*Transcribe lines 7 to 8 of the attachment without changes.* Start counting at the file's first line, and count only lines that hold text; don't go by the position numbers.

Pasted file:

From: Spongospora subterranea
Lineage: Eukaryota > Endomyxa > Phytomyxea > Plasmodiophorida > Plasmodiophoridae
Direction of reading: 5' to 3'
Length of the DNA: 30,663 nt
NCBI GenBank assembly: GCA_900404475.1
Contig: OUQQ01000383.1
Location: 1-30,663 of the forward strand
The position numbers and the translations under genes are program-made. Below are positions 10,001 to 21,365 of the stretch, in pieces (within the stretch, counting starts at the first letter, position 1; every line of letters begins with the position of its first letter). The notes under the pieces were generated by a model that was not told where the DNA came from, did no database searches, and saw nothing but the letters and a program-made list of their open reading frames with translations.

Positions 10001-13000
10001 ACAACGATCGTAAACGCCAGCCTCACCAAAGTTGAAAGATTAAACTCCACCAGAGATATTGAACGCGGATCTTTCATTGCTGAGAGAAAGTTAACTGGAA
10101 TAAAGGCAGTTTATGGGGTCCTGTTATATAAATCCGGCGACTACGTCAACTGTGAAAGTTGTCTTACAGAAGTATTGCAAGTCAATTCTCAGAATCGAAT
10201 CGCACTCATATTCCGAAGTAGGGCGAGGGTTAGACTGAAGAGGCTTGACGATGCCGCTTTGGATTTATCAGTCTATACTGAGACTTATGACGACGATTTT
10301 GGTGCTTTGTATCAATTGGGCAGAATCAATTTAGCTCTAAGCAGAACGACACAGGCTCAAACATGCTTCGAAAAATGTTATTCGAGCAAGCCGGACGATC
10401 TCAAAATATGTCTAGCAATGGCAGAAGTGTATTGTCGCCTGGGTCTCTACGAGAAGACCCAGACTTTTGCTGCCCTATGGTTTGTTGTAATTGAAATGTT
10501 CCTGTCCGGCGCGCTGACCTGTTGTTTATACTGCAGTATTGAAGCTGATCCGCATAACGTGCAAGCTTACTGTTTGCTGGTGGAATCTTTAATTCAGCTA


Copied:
Location: 1-30,663 of the forward strand
The position numbers and the translations under genes are program-made. Below are positions 10,001 to 21,365 of the stretch, in pieces (within the stretch, counting starts at the first letter, position 1; every line of letters begins with the position of its first letter). The notes under the pieces were generated by a model that was not told where the DNA came from, did no database searches, and saw nothing but the letters and a program-made list of their open reading frames with translations.